UNDER THE HOOD
The G6 is powered by a Qualcomm Snapdragon 821 chip (quad-core), Adreno 530 graphics processor, 4GB of RAM, 32GB on-board storage with a maximum of ~21GB available to the user. You can expand the storage with a microSD card up to a maximum 2TB. Connectivity options include LTE, Bluetooth, USB-C, GPS, NFC, WiFi and mobile hotspot. The handset has an accelerometer, haptic feedback (when you tap it for an action and it vibrates a little), HDR, scratch-resistant glass, light sensor, and proximity sensor. It has a dual 13MP camera with F1.8 aperture, and a 125-degree angle on the second one (F2.4), and a 5MP front-facing camera (wide angle). Battery capacity is a decent 3,300mAh. The G6 runs on Android 7.0 Nougat.
The G6 ships with the latest version of Android 7.0 Nougat, and is the first non-Pixel device to ship with the brand new OS. I haven’t had a chance to explore Nougat’s features extensively but I like the split screen mode for apps. You just long press the ‘recent apps’ button and other apps will pop up, which you can scroll through and see which supports this feature (like Chrome and Twitter). You can then drag the position of the split screen to suit you best. Also, you can finally set a wallpaper for the lock screen and homescreen, which hadn’t been possible until now (been on iOS for a while though). You can also clear all recent apps now. I used to previously do it on LG handsets by clearing the memory.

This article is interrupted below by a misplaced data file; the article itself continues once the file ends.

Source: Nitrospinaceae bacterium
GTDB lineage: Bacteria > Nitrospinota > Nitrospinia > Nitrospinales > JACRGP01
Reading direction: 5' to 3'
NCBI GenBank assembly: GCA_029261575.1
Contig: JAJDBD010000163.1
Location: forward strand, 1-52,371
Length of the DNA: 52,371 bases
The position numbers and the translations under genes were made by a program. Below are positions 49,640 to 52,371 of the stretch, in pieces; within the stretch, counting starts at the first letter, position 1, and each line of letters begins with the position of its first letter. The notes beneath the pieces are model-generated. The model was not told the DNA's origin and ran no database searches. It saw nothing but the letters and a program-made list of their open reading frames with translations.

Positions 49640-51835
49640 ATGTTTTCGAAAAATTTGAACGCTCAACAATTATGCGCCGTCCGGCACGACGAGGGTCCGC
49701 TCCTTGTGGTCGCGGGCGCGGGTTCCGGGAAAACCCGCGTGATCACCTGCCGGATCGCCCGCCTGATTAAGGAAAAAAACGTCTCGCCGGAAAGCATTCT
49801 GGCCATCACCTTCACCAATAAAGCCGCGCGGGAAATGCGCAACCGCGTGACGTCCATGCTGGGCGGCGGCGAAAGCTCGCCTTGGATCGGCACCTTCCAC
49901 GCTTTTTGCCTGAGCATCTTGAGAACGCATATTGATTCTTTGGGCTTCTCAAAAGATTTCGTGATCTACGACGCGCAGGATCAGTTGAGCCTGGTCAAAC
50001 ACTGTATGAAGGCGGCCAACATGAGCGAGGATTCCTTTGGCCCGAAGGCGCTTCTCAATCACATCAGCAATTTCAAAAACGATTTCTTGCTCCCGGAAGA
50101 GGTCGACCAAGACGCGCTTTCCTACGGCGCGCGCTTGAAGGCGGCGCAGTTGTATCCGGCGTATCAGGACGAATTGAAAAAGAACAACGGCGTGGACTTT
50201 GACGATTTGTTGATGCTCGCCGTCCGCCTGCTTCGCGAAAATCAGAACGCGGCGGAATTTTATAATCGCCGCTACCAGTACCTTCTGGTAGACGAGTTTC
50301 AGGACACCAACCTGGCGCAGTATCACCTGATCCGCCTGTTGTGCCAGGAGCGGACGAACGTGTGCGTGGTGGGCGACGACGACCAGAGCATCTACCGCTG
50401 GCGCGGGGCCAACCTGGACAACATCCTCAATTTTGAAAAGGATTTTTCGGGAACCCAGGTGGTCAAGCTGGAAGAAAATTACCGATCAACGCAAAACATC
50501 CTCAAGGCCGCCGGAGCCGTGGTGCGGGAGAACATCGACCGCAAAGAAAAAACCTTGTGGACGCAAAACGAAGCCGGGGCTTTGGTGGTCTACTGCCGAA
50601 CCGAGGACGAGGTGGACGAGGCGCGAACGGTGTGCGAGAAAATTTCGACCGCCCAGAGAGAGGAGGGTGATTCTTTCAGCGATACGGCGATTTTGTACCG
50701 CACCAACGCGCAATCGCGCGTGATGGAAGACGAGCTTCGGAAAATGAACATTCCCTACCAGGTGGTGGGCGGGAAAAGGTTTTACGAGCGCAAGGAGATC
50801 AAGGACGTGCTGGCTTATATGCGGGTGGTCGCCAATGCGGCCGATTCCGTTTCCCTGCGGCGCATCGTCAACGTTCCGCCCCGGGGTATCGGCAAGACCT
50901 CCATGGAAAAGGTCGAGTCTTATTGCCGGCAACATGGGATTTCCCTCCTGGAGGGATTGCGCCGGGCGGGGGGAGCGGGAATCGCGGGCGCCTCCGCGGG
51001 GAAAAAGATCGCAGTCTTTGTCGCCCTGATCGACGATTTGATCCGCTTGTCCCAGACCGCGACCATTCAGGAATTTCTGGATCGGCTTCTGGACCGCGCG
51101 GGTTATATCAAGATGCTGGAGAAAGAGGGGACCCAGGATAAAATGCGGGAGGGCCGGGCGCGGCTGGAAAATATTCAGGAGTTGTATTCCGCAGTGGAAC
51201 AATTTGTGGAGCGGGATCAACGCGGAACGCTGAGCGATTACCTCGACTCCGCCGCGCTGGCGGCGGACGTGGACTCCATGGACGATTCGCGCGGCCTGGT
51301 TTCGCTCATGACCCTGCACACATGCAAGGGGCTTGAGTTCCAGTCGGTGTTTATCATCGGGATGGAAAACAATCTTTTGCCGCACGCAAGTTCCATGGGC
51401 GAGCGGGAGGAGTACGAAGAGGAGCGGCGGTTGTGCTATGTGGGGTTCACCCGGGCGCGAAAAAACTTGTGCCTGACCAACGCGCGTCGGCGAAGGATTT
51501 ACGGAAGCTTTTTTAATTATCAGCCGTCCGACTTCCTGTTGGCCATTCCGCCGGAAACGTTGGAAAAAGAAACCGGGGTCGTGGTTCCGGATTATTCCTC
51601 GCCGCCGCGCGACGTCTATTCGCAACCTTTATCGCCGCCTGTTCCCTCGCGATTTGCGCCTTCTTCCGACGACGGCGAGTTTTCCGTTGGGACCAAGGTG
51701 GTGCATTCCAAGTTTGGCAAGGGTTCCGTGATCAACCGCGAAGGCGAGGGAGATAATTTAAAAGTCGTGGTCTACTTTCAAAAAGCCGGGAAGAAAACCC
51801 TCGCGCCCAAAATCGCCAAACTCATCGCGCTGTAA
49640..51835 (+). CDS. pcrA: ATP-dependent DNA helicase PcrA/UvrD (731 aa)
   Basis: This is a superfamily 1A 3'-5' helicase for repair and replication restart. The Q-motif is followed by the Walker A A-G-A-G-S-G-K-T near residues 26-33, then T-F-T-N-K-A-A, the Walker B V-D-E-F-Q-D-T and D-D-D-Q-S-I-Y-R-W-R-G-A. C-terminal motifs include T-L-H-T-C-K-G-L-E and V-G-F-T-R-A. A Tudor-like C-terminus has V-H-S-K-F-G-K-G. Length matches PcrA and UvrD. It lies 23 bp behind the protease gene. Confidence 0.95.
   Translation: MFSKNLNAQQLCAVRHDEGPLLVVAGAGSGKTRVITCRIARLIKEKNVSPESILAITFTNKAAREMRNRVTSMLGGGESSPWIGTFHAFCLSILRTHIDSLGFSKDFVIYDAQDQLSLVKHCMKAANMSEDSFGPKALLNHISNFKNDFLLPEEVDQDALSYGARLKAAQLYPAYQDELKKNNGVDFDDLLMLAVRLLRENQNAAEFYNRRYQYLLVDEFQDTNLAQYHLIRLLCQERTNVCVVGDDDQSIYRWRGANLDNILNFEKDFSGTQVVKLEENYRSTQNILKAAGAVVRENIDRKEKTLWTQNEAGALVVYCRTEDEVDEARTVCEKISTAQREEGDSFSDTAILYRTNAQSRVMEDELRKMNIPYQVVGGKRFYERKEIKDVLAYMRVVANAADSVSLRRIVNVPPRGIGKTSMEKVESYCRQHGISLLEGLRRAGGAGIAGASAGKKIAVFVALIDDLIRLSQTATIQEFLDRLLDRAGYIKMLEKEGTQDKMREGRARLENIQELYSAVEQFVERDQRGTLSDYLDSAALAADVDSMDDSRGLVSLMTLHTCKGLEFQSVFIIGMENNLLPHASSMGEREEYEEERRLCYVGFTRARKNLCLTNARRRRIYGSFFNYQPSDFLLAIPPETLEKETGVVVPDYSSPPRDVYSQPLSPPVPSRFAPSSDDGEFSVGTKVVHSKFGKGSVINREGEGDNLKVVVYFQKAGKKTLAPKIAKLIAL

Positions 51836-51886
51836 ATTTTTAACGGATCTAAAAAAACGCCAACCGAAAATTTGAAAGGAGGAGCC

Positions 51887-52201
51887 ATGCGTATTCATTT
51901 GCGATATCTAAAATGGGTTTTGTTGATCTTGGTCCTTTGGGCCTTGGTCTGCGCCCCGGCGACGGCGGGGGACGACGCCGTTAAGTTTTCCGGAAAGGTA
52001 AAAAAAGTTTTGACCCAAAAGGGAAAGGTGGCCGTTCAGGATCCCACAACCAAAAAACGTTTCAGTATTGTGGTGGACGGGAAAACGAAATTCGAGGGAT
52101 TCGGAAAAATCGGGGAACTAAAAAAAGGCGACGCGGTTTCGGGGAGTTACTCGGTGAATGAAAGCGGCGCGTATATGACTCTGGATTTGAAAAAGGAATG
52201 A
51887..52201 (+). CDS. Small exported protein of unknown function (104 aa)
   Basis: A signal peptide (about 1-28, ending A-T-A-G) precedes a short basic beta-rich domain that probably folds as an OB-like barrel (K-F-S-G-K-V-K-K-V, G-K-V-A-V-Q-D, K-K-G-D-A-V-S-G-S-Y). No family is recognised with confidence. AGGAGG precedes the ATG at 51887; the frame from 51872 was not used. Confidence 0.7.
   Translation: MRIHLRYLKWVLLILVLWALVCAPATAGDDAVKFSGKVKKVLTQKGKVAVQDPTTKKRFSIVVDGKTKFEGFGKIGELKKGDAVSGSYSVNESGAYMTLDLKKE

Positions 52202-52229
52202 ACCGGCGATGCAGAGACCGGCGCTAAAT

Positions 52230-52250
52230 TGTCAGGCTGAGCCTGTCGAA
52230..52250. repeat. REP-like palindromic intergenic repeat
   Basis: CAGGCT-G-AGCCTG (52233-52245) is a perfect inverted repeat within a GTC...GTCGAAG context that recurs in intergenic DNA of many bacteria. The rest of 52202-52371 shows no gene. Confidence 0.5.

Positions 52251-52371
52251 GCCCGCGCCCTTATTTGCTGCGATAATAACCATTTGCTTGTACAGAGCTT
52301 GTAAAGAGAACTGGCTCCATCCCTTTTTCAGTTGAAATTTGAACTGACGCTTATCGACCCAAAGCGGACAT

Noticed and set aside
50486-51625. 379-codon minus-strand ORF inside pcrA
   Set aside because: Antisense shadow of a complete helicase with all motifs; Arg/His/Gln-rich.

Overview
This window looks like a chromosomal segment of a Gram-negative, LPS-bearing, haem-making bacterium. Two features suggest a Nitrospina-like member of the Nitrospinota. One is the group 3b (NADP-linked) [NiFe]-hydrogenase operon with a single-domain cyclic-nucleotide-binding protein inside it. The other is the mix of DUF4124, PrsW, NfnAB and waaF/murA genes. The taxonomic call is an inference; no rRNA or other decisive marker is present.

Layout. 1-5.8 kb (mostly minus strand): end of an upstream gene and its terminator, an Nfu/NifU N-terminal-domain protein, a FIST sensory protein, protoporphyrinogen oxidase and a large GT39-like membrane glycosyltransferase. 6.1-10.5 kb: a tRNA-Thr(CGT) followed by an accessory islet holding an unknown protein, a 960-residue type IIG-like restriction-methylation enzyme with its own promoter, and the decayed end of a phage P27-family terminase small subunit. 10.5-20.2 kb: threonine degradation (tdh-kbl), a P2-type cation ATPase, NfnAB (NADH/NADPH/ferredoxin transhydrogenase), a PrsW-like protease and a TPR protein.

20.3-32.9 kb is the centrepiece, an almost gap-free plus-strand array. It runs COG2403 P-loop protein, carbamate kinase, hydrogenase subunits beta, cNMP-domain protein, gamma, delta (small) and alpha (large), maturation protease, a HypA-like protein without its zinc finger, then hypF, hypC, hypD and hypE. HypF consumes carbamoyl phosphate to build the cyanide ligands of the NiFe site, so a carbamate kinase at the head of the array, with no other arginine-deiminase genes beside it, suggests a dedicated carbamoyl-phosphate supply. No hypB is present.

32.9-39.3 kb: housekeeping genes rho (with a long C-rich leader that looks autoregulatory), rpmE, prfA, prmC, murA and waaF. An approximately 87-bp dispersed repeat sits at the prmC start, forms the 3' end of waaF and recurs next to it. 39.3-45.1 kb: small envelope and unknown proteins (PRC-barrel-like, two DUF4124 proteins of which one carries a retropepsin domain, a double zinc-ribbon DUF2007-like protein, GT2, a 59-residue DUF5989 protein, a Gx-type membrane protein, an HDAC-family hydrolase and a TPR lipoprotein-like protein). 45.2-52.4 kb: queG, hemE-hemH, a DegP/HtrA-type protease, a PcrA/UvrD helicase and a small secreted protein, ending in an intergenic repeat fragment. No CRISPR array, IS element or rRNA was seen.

The dual 13MP cameras with wide angle is handy if you care to get more into a single shot. I’m just not sure if I want to get that much, I mean, it may work for the odd occasion. I personally don’t like the stretched out edges look you end up with. I imagine it would work out great if you’re traveling and want to capture as much from a particular sightseeing spot. Again, I would rather get a little more creative on the standard view instead of a wide angle. That said, if the sky is going to make up a lot of those edges, then maybe it won’t look ‘stretched’.
The main rear dual cameras offer optical image stabilisation (OIS), autofocus and a 125-degree angle on one camera, and a 71-degree on the other standard one. Regarding the screen when the camera is open, the one thing that bothered me is what it looks like. I don’t know if it’s related to the review unit I received but the screen in viewfinder mode shows a view that is not as crisp as any other phone. I tested this against the Samsung S8 Plus and iPhone 7. The G6 view was sort of ‘fuzzy’. Now I don’t know if this was just my unit or the fact that it has dual cameras. Anyway, I also took pics with all three cameras to compare, all in HDR, unedited.